Factual error: About 8 minutes into show, Major Hochstetter asks Schultz how long Colonel Hogan (an American) has been running the camp, and Schultz says 3 years last November. This is impossible. The US didn't get into the war until December, 1941, He would have to have been captured November '42 or earlier but the war was over by November 1945.
Factual error: Hogan mentions a store that offers "thirty percent off on T-shirts." T-shirts were mostly unknown in Germany during the 3rd Reich, and didn't see widespread use before the 1960s. Before that, the traditional Unterhemd, known in America as tank top or wife beater, was worn almost exclusively.
Factual error: In this episode, the Royal Navy submarine that acts as a radio relay for Hogan's men is hunted by a destroyer. Like in most such Hollywood scenes, depth charges are seen exploding right next to the submarine, which just shrugs the blasts off. In reality, any depth charge that went off closer than 100 meters was instantly deadly to a submerged sub.
Factual error: When the farmer sticks his pitchfork into the haystack, a scream is heard, but then everybody emerges unscathed. Wounds from pitchforks aren't like sitting on a brass tack - even a quick jab usually earns you a trip to the surgeon (I've seen such wounds), a vigorous stab like the one in the scene would go through limbs and could easily kill a man. There's no way anybody would walk away from such a hit.
Factual error: When the three captured heroes stand before the Gestapo officer, he sweeps three sets of US identification tags into his hand. The names and uniforms suggest that the three captured personnel are from three different armies. Identification tags differ greatly between armies, all wearing US-style with their usual uniforms they would be worse off than wearing none at all. The Geneva convention would allow for them to be shot on the spot as spies under these circumstances since they initiated combat (blew something up) wearing false uniforms. (00:03:20)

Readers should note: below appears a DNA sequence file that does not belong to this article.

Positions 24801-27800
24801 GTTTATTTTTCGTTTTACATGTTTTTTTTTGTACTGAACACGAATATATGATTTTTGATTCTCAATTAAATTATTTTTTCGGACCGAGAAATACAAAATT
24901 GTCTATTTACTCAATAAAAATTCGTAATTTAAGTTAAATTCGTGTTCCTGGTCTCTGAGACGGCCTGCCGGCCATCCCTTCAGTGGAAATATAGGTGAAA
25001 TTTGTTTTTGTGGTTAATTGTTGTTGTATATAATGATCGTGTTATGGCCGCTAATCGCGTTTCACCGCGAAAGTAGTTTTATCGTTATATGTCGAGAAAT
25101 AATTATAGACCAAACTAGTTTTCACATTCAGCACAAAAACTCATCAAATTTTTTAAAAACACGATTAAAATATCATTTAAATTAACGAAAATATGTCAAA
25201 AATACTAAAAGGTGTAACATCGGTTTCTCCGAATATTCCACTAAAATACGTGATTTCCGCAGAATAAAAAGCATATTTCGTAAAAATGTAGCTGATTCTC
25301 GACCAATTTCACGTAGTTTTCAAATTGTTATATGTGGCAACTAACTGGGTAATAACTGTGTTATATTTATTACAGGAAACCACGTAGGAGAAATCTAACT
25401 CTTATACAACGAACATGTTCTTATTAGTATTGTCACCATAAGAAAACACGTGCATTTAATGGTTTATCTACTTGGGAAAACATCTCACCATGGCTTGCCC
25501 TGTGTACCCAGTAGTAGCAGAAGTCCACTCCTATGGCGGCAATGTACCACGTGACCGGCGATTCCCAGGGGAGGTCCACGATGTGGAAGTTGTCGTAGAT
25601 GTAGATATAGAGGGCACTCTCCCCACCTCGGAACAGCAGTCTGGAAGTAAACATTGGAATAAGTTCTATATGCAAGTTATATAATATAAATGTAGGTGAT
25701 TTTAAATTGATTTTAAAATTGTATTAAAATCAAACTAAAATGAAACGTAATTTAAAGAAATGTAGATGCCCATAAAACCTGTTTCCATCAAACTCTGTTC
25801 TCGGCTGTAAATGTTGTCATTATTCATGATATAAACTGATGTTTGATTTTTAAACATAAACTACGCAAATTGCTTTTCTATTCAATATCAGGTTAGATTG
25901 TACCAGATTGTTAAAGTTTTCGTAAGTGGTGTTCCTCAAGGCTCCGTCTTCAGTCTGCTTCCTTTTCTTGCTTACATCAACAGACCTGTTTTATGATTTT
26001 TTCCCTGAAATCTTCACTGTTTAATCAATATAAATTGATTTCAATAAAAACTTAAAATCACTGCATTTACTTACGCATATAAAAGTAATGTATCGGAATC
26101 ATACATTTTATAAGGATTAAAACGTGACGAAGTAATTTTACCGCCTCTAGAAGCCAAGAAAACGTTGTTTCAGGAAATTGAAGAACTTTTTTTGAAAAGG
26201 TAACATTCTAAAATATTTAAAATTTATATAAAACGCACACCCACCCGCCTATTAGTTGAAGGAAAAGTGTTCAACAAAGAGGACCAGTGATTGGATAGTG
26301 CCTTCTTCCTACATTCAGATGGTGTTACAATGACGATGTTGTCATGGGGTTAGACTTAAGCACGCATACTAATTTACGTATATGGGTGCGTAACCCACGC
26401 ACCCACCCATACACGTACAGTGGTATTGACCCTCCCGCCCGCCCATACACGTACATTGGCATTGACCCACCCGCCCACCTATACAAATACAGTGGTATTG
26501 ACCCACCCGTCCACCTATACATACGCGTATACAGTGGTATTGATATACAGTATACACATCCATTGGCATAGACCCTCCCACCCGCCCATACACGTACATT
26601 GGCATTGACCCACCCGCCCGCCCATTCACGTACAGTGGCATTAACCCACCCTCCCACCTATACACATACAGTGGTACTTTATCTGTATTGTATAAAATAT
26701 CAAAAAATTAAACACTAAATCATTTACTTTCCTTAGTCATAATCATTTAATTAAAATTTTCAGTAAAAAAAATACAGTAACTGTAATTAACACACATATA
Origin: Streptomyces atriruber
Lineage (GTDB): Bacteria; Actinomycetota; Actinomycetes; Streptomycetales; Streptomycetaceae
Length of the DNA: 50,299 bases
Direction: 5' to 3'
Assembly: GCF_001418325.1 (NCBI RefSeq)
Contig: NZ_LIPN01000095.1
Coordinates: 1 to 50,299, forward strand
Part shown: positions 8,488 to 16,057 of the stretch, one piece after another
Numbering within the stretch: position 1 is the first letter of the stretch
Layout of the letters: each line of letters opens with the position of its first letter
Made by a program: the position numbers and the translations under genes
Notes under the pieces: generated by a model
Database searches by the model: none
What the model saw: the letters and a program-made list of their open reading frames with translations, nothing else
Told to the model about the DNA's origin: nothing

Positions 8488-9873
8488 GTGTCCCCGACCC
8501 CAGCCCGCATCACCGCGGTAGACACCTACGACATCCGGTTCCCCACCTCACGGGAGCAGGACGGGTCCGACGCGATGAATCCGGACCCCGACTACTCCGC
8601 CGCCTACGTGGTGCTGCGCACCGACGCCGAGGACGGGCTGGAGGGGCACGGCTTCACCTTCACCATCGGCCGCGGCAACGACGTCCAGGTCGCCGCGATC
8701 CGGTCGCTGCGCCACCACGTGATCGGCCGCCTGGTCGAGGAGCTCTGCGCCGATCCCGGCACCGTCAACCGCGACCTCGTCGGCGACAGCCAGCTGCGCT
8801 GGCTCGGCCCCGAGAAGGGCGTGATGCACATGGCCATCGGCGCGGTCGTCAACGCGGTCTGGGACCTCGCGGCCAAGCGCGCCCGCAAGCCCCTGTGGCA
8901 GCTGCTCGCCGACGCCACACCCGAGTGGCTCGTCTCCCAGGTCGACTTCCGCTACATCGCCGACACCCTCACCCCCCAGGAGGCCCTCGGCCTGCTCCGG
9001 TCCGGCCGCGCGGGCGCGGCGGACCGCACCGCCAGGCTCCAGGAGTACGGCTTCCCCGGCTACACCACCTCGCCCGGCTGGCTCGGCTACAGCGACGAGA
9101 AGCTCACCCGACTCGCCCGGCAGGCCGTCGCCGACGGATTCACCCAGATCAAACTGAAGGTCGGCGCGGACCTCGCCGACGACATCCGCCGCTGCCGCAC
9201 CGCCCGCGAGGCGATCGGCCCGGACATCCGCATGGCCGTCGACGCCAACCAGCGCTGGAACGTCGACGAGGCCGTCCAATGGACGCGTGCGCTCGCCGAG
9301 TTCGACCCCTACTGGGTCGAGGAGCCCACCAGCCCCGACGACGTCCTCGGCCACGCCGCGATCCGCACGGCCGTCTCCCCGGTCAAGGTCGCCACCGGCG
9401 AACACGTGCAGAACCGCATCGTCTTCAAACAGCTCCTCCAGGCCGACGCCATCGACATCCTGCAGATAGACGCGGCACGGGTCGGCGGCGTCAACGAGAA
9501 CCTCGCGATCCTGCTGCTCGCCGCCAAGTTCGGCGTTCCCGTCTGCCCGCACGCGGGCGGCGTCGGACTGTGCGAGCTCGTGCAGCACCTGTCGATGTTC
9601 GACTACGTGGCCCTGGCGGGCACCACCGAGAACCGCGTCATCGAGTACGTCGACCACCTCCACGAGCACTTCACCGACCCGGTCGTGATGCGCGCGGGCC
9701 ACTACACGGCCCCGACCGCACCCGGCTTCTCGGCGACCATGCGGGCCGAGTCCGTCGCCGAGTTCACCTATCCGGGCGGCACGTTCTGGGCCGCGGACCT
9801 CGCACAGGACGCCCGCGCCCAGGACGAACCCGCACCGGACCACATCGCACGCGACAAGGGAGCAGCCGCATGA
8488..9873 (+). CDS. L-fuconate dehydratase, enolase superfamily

Factual error: When the men are lined up to take the strongboxes of gold to switch with bricks, each man in line easily hefts and tosses them to the next man. Gold bricks weigh over 27.5 pounds (12.4kg) apiece. If there 10 bricks per box (going by the size of the boxes), then that comes to 275 pounds per box, plus the weight of the box, which these guys are tossing around without a problem.
Factual error: Several times in the series, maps purporting to show Russia have the title "Union of Soviet Socialist Republics" (USSR). This name existed only after the war ended, before that, they were independent countries until they were annexed by the then Soviets.
Factual error: The medal Newkirk steals from the German officer in the pub is a Knight's Cross of the Iron Cross with Oak Leaves and Swords. There were a total of 148 presentations, most of them 1943-45. By 1942 (where the series is apparently set), less than 25 had been presented. That Newkirk should actually stumble across a wearer by pure chance is highly unlikely, that the wearer should actually "never miss it" as Newkirk states, is plainly impossible. Being the fourth highest ranking military decoration of the Wehrmacht, it would have been missed almost immediately - if not by the wearer himself, then by his fellow officers. (00:22:35)